I also made the graham crackers from King Arthur’s Whole Grain Baking cookbook which are a lot more like pie dough (and my previous recipe for graham crackers), flakey, sweet and nutty. They are also a lot lower in sugar and a lot higher in whole grain flours. But, at the end of the day, they just taste too different from the grocery-store graham crackers that I’m used to. I have a feeling that graham crackers used to taste a lot like this recipe. But somewhere along the line graham crackers were jacked up with way more sugar and less whole grains. Sounds like something that would have happened in the 70s.

 

Salted Chocolate Almonds

Meet my ‘it’ snack of the moment. It’s crunchy. It’s simple and easy to prepare. It’s salty and sweet. And last but not least, there’s the chocolate! We all love these little nuts. I have no idea why oh why it’s taken me so long to pull this together. If I had come up with it three years ago when I started thinking about healthier kid snacks, I might have considered the case closed and never started this blog of mine.

Salted Chocolate Almonds Recipe

This recipe is easily doubled. It would also probably be insanely good with smoked salt if you happen to have any on hand. If you don’t have almonds, use cashews!

1 cup roasted unsalted almonds
1/2 cup (3 ounces) semi-sweet chocolate chips (I use Ghirardelli)
1/2 teaspoon (give or take – more is more) kosher salt

Melt the chocolate chips gradually in a double boiler or in the microwave. If using the microwave, proceed with caution and set the power level to 20% for a minute at a time. After a few minutes, the chips should not appear melted, but should be soft enough to stir into a semi-smooth mass with a silicone/rubber spatula. Stir for a good thirty seconds or more. The warm bits of chocolate will gradually melt all of the firmer chips as the heat is redistributed. If you heat the chocolate too much, it will turn into a coarse chalky mass (from which it is impossible to recover). Melting it gently and keeping it away from moisture of any kind will allow the chocolate to keep its temper and be shiny when it cools.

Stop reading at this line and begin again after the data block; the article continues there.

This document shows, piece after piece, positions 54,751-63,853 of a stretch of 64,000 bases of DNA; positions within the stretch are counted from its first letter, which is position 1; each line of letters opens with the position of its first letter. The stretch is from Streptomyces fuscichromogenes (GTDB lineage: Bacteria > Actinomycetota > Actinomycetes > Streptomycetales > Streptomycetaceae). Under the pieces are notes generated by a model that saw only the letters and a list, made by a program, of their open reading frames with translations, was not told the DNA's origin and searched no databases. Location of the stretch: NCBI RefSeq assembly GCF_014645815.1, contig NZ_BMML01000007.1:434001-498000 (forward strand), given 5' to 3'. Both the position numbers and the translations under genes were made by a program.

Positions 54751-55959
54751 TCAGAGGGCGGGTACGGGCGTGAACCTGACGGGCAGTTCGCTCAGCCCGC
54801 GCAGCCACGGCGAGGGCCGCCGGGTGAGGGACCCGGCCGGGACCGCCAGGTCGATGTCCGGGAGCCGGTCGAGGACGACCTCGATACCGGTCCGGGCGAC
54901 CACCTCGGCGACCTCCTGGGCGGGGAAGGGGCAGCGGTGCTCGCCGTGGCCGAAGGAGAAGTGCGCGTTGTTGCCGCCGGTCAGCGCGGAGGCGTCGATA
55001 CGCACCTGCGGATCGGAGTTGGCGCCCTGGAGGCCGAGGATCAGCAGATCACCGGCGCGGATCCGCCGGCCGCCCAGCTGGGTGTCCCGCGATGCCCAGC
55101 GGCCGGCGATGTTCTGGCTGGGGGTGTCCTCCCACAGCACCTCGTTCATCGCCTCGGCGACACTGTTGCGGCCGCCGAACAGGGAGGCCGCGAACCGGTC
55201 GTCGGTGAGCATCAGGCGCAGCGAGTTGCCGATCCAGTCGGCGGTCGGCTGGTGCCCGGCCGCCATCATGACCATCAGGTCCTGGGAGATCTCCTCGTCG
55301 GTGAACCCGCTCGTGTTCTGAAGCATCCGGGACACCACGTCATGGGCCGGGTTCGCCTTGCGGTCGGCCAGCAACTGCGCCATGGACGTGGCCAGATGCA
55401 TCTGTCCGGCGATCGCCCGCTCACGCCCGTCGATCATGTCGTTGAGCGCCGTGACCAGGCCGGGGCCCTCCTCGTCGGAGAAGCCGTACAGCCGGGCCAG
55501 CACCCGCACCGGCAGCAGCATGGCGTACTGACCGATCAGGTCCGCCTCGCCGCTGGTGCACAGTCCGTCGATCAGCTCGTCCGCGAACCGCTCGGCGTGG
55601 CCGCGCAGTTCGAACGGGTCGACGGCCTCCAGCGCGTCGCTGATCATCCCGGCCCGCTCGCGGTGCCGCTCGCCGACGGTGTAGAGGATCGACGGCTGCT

Once the melted chocolate is ready, add the almonds to the bowl and stir to coat. Transfer to a parchment-lined baking sheet and spread the nuts into a single layer. Sprinkle with salt and allow to dry. This should take about ten minutes. Break apart any huge clusters of almonds and serve. Store in an airtight container.

Yield: 1 1/4 cups
Prep-time: 15 minutes (including drying time)

S’more Bites

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News Flash: Fix Me A Snack made it into Babble’s list of Top 100 Mom Food Blogs for 2011. Fix Me A Snack is  ranked at #51! Seeing Fix Me A Snack in a list along with so many big shots whom I truly admire is a huge honor. A big Thank You to Babble and all my dear readers.

Now let’s get back to snackin’.

The ingredient list in this S’more Bites recipe is a bit schizophrenic, I know.  Brown rice syrup and miniature marshmallows may seem like odd bedfellows. But the truth is that these s’more bites are supremely satisfying and chocolaty without being too sweet. Oh, and unsurprisingly, the kids loooove them.[/donotprint]

S’more Bites Recipe

If you don’t have brown rice syrup, you can replace it with Lyle’s Golden Syrup. Honey is another possibility, but I haven’t tried it because it is sweeter than brown rice syrup and has a more powerful flavor.

The consistency of the chocolate mixture depends entirely on the amount of oil that gets thrown in along with the nut butter. Even when I’m using the same jar of almond butter, the results vary depending on whether I’m at the beginning (lots of oil) or end (getting dry) of the jar. Use the wheat germ to create a consistency easiest to work with. Your hands will get a little greasy perhaps, but the mixture should be easy to roll into balls and not too sticky.